1973: Jerry Meral, Rob Caughlan, David Oke, and
David Kay came together as Friends of the River to protect the
Stanislaus River from the New Melones Dam and Reservoir. Friends of the
River (FOR) became an organization that gathered signatures to place an
initiative on the statewide ballot to protect the Stanislaus as a state
Wild & Scenic River.
1974: The Stanislaus Wild & Scenic River
initiative is narrowly defeated in a statewide election. Friends of the
River continues its campaign to stop the filling of New Melones
Reservoir on the Stanislaus, but also begins a new campaign to preserve
the American River Canyon from Auburn Dam. Construction of the Auburn
Dam is halted amid concerns of earthquake safety.
1975: Under the direction of Mark Dubois and Jennifer Jennings, FOR becomes a membership-based organization. Donors rejoice.
1979: The North Fork American River is added to the
National Wild & Scenic Rivers system. It’s the first California
river to receive protection since the act was passed in 1968 and the
second California river to be added to the federal system. For seven
days, Friends of the River Executive Director Mark Dubois chains himself
to a rock to block the filling of the New Melones Reservoir.
1981: The National Wild & Scenic Rivers System
expands to include the Smith, Klamath, Scott, Salmon, Trinity, Eel, Van
Duzen, and Lower American rivers. A major mining project is defeated on
Middle Fork Feather River, California’s first federally protected river.
1982: Friends of the River plays a key role in
passing state legislation prohibiting dam building on the South Fork
American River. A statewide initiative that was circulated by Friends of
the River activists to improve water management and prevent the filling
of the New Melones Reservoir on the Stanislaus River is defeated at the
polls. A statewide referendum defeats the proposal to build the
Peripheral Canal, which would allow more northern California water to be
exported south of the Delta.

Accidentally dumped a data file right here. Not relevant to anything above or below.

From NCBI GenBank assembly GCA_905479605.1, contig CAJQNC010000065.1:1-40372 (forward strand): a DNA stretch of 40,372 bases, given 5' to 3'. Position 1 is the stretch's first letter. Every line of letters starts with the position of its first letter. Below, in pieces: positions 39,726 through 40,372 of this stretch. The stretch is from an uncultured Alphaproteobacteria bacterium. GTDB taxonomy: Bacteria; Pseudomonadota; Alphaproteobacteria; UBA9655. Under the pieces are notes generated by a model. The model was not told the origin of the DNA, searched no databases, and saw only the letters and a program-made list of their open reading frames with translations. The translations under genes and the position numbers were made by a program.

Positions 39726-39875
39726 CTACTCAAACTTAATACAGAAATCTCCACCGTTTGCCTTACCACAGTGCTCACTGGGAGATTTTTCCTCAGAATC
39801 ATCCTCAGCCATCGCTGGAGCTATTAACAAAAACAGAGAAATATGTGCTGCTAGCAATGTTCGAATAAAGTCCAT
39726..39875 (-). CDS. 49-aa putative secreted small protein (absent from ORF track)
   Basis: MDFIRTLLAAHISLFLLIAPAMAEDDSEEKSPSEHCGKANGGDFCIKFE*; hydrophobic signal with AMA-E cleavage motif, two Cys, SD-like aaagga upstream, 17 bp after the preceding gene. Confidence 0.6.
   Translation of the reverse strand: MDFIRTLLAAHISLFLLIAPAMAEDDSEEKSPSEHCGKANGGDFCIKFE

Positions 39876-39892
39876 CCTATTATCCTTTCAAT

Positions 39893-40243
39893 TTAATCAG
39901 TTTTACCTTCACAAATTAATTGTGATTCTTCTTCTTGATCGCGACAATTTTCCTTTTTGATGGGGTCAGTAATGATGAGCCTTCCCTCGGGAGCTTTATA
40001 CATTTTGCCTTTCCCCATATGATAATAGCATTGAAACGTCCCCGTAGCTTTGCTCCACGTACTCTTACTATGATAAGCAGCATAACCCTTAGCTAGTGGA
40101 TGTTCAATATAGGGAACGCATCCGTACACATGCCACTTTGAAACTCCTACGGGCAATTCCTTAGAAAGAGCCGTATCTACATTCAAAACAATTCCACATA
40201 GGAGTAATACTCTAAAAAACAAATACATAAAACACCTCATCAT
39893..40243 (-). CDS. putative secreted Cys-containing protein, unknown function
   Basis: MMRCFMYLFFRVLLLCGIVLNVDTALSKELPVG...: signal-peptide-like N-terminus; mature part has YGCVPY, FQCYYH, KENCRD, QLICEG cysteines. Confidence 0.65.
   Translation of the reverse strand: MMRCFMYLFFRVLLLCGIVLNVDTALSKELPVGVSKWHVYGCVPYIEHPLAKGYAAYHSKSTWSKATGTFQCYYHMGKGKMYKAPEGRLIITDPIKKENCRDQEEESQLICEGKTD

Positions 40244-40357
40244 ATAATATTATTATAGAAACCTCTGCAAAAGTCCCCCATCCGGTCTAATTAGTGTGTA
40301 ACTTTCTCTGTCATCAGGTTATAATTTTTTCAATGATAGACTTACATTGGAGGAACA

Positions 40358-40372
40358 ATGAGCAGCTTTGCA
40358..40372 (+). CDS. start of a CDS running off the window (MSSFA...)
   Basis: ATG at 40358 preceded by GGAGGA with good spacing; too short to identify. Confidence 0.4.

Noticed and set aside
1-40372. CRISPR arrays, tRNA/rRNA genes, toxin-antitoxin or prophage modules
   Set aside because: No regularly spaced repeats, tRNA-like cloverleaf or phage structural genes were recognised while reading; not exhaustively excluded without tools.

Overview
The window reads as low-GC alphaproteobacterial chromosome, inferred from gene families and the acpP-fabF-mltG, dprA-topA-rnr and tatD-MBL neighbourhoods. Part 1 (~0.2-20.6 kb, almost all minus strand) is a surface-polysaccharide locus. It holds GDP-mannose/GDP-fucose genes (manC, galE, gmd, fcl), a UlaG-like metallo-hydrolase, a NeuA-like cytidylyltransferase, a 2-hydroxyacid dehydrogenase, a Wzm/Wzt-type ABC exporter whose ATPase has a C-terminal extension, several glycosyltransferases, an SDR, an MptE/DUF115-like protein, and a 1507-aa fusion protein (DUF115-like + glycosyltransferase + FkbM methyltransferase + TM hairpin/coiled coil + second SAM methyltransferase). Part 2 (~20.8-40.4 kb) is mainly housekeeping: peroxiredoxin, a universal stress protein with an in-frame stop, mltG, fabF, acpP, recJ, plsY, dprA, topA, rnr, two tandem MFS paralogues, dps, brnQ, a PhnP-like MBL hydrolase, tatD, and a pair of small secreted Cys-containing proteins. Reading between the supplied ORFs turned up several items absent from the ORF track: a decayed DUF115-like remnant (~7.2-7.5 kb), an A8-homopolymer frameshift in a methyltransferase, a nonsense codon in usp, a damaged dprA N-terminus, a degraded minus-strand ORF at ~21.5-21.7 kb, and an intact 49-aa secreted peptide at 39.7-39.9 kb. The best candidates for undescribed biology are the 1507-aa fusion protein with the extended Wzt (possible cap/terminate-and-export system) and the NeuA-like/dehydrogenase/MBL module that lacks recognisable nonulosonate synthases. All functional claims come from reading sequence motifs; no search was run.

1983: The New Melones reservoir drowns the Stanislaus River.
1984: The Tuolumne River is added to the National
Wild & Scenic Rivers system after Friends of the River generates
more than 5,000 letters urging Senator Pete Wilson to protect the river.
1986: Friends of the River helps pass federal
legislation that requires more environmental protection when the federal
government licenses dam projects. A near flood in Sacramento renews
calls to build the Auburn dam on the American River.
1987: Friends of the River’s Three Rivers Campaign
results in adding segments of the Merced, Kings, and Kern rivers to the
National Wild & Scenic Rivers system.
1989: The Smith River National Recreation Area is
established. Friends of the River successfully lobbies to add the East
Carson and West Walker rivers to the California Wild & Scenic Rivers
system, the first rivers to be added to the state system since it was
established in 1972. New dams are prohibited on the McCloud River.
1992: In response to Friends of the River’s intense
lobbying campaign in Washington, DC, a bill re-authorizing construction
of the Auburn Dam on the American River is defeated in Congress on a 2
to 1 vote. The lower Merced River, Big Sur River, Sisquoc River, and
Sespe Creek are added to the National Wild & Scenic Rivers System.
The Central Valley Project Improvement Act is passed to provide water
for fish, wildlife, and recreation from federal dam projects in
California. Friends of the River also helps pass legislation to provide
protection for the Colorado River in the Grand Canyon.
1993: Proposed hydroelectric projects on the North
Fork Stanislaus and South Yuba rivers are withdrawn due to public
opposition and poor economics.
1994: The upper Klamath River in Oregon is added to
the National Wild & Scenic Rivers system. Friends of the River
generates public comments supporting changes in the operation of the
Glen Canyon Dam to help restore the Colorado River in the Grand Canyon.
1995: Friends of the River successfully lobbies for
state legislation prohibiting new dam projects on Deer and Mill creeks,
the best remaining spring run Chinook salmon streams in the Sacramento
1996: An Auburn dam bill in Congress is defeated
again. Proposed dam projects on the Clavey and North Fork Mokelumne
Rivers are rejected by the federal government. Friends of the River
establishes an outdoor adventure program for disadvantaged teenagers
(called River Quest) and initiates a new program to improve river flows
for fish, wildlife, and recreation through the federal relicensing of
1997: Friends of the River intervenes in the federal
relicensing for hydroelectric projects on the North Fork Kings, North